Saturday, July 12, 2008

The Wild One Lives: the Hollister Biker Rally

The Hollister, California biker rally takes place this weekend, and the rumble of thousands of Harleys can be heard in the streets. Bikers come from all over to attend the Hollister biker rally, some traveling hundreds of miles.

The biker rally in Hollister started in 1947 in what is now referred to as "the incident." Thousands of bikers descended on the town for the 4th of July celebrations, got roaring drunk, covered the town about three feet deep in empty beer bottles, beat each other up, beat townsfolk up, belched a lot, slept on people's lawns, rode their bikes into restaurants and broke the furniture, and made general nuisances of themselves. The police were outnumbered and finally had to bring in police forces from neighboring towns to push the bikers out, like squeezing toothpaste out of a tube.

"The Incident" led to a short story about bad bikers, which led to the movie "The Wild One," starring Marlon Brando. The movie was released in 1954 and starred Brando and Lee Marvin as a rival motorcycle gang leader. Here's how a biker website, Custom Motorcyles, describes the incident:

History of the 1947 'Battle for Hollister'
The town's mythical status as a July 4 refuge for the 'one-percenters,' outcasts, and outlaw biker misfits began on July 4th, 1947, when some 4,000 bikers, led by the 'Boozefighters Motorcycle Club' and the 'Pissed Off Bastards of Bloomington,' descended on the town for a three-day drunk-fest, during the AMA sponsored 'Gypsy Tour' race held outside of town.

At the request of the Hollister police department's seven deputies, the California State Highway Patrol imposed martial law. Over a three day period, approximately sixty people were injured in the malay.

Of the 1947 incident, Life Magazine described the event as a "cyclist's holiday," but the subtext of the article showed a darker side, telling of outlaw bikers "racing their vehicles down the main street and through traffic lights," as they "rode into restaurants and businesses, breaking furniture and mirrors."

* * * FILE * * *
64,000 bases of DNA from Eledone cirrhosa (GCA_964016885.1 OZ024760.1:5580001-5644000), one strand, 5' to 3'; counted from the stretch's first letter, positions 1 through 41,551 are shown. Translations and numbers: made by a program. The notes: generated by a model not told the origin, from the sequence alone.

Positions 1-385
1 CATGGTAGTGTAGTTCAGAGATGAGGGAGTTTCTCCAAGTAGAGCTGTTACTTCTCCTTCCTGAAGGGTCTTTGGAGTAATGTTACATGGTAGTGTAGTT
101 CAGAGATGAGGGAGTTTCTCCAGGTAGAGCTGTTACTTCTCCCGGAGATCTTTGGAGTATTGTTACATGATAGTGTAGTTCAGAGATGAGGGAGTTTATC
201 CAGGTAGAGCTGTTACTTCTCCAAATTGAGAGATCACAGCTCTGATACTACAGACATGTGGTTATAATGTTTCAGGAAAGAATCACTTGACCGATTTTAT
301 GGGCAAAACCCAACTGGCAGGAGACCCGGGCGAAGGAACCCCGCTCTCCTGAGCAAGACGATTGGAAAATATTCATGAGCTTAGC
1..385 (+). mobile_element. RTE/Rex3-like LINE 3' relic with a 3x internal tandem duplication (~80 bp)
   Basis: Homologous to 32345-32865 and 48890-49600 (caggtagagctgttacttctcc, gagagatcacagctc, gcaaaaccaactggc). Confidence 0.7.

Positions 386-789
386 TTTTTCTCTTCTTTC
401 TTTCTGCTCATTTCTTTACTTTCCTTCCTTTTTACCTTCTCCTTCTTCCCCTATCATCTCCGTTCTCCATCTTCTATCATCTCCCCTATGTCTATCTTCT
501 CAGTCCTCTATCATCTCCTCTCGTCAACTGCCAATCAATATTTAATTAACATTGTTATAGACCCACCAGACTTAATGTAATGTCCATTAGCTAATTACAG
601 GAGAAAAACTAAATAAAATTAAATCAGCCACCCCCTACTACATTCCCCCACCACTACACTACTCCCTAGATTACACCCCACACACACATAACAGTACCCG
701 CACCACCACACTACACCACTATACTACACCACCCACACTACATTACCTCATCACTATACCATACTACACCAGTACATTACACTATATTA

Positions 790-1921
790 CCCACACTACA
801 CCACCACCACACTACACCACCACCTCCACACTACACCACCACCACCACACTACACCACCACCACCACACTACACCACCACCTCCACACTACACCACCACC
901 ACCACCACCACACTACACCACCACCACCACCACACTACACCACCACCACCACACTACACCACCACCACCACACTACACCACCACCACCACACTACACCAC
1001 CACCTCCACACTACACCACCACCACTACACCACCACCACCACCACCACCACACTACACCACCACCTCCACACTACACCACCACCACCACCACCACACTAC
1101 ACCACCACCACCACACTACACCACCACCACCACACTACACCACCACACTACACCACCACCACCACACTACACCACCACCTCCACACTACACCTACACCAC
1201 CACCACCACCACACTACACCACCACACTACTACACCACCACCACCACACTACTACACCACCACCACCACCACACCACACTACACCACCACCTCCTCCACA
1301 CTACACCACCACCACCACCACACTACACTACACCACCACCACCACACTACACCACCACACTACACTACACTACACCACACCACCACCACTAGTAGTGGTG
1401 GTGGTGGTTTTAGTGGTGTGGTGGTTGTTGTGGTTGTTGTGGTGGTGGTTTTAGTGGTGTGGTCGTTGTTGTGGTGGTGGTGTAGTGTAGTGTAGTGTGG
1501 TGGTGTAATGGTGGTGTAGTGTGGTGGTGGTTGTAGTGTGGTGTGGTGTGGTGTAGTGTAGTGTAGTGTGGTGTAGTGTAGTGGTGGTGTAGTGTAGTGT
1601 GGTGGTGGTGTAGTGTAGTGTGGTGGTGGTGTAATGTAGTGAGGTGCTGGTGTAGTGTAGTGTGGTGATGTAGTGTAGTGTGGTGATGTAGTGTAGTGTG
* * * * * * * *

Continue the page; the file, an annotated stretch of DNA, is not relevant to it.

In the article, the only explanation for the rowdy behavior came from one of the participants, stating: "we like to show off."

A San Francisco Chronicle reporter photographed the iconic (but allegedly staged) shot of a drunken biker teetering on his Harley Knucklehead bobber, surrounded by broken beer bottles. In response this indelible negative imagery, the AMA responded with the explanation that the mayhem was not committed by the 99% of mainstream cyclists" who are law-abiding citizens, but by the last "one percent."

Hollister and 'The Wild One'
The town's mythical status as a July 4 refuge for the 'one-percenters,' outcasts, and outlaw biker misfits was codified in the 1954 Marlon Brando, Lee Marvin movie 'The Wild One.'

One of the scenes I liked best in the movie has a pretty girl asking the Marlon Brando character "What are you rebelling against?" He replies, "What've you got?"

Nowadays the bikers are a lot more polite. The city welcomes them. You see signs for "Biker Breakfasts" put up by restaurants and "Welcome Bikers" signs in the roads approaching town. Motorcycle manufacturers bring in their latest models for display; streets are closed downtown to all but foot traffic and motorcycles; booths are erected everywhere to sell food, bike gear, accessories and clothing. The streets are lined with thousands of Harleys, their gas tanks painted in bright colors and impressive art. Biker chicks walk around in plunging necklines. You can even buy hand-rolled cigars, rolled while you wait. Hey, these last two items always pique my interest.

More important, the bikers are largely a patriotic lot. Bikes with American flags or POW-MIA stickers are common.

This year the city decided to hold the rally on the weekend following July 4th, to save money on overtime pay for the police. What started out as a drunken brawl 61 years ago has become a commercial street fair. And it ain't half bad.

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